Did you know that your credit score can affect the ability to get loan applications approved?
Not many of us can afford and pay off big-ticket items in cash and would have to take on a bank loan to buy a house, car or set up a business. Having an AA risk grade not only makes it easier to qualify for a loan, but it can also help save you a substantial amount of money in terms of interest over time.
If you are looking to take on loans but have a lower-than-ideal credit score, here are some methods to help bring up your rating.
What is a credit score? Why does it matter?
A credit score is a four-digit rating based on the credit history that indicates how likely you are going to repay your debts and the probability of you defaulting on a payment.
|Risk Grade||Score Range|
Probability of Default
|AA||1911 – 2000||0.00% – 0.27%|
|BB||1844 – 1910||0.27% – 0.67%|
|CC||1825 – 1843||0.67% – 0.88%|
|DD||1813 – 1824||0.88% – 1.03%|
|EE||1782 – 1812||1.03% – 1.58%|
|FF||1755 – 1781||1.58% – 2.28%|
|GG||1724 – 1754||2.28% – 3.46%|
|HH||1000 – 1723|
3.46% – 100.00%
The higher your credit rating, the lower risk of default. Individuals with better credit scores are considered lower-risk borrowers and therefore can enjoy better interest rates and benefits from banks.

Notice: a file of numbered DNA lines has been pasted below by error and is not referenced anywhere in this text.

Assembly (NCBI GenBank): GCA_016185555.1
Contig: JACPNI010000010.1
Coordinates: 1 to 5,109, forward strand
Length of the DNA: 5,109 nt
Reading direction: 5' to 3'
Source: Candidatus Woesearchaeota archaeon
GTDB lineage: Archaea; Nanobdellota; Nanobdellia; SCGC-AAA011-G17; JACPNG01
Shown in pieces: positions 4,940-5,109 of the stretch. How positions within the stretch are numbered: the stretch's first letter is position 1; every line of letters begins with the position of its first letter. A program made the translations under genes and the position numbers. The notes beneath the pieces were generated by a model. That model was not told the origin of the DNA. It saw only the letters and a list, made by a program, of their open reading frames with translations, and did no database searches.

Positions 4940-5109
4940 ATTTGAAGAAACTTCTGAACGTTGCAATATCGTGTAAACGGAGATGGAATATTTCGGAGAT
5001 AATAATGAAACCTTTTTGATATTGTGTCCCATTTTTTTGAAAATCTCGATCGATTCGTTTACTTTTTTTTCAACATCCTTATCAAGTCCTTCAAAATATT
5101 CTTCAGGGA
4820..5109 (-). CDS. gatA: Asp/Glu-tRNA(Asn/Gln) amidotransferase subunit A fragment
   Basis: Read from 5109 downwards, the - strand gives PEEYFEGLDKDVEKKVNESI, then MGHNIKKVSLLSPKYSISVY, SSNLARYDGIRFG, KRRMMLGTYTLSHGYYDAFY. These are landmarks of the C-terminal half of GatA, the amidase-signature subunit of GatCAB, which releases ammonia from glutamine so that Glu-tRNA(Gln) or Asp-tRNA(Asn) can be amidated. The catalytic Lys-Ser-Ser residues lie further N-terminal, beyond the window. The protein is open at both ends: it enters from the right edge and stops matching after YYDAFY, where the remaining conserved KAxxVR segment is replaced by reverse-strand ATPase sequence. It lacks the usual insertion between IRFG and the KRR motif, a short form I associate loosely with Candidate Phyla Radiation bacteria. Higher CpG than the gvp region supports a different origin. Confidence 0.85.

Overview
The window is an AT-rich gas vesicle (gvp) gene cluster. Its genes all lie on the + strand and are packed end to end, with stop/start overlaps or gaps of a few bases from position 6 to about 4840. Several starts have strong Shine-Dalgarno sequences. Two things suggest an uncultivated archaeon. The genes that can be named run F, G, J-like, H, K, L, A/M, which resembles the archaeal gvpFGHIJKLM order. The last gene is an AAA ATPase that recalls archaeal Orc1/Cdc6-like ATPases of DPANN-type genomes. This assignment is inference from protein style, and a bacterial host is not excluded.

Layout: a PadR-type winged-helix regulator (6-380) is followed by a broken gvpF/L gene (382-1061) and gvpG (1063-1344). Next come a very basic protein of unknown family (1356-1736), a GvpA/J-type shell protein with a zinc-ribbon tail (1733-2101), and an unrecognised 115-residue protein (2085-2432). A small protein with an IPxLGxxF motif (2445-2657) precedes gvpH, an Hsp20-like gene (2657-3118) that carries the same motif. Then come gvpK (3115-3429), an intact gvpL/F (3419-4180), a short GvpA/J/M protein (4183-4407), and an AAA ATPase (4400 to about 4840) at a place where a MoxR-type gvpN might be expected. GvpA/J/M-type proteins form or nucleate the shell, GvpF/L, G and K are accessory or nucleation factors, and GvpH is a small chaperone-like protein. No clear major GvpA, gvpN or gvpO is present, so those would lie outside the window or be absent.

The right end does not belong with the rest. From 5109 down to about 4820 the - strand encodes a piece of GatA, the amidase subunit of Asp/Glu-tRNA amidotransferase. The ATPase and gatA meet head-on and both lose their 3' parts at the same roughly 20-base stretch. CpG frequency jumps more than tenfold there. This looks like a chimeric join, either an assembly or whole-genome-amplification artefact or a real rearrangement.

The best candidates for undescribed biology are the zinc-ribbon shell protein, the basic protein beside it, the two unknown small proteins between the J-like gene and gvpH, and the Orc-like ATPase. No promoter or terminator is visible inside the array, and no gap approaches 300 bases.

On the flip side, a poor credit rating implies that you lack money management skills. Hence, you are more likely to be rejected or given a smaller loan when applying for one. Moreover, some employers might even turn down applicants with bad credit scores.
What causes a bad credit score?
Before we dive into how to improve your credit score, it is first important to understand the factors that can negatively impact your ratings.
- Account delinquency: late payments on loans can reduce your credit score
- High credit utilisation rate: using a large percentage of total available credit
- Short Credit history: not enough credit history to establish a good credit score
- Too many enquiries: applying for multiple loans at a time
- History of bankruptcy: filing for bankruptcy causes the most damage to your ratings
Repay loans on time
One of the fastest and most effective ways to improve your credit score is to avoid late payments.
A common misconception among credit card holders is that delayed payments are fine as long as the late payment fees are paid. Missing a payment for more than 30 days automatically puts you in the delinquent category which causes your score to dip in the long run.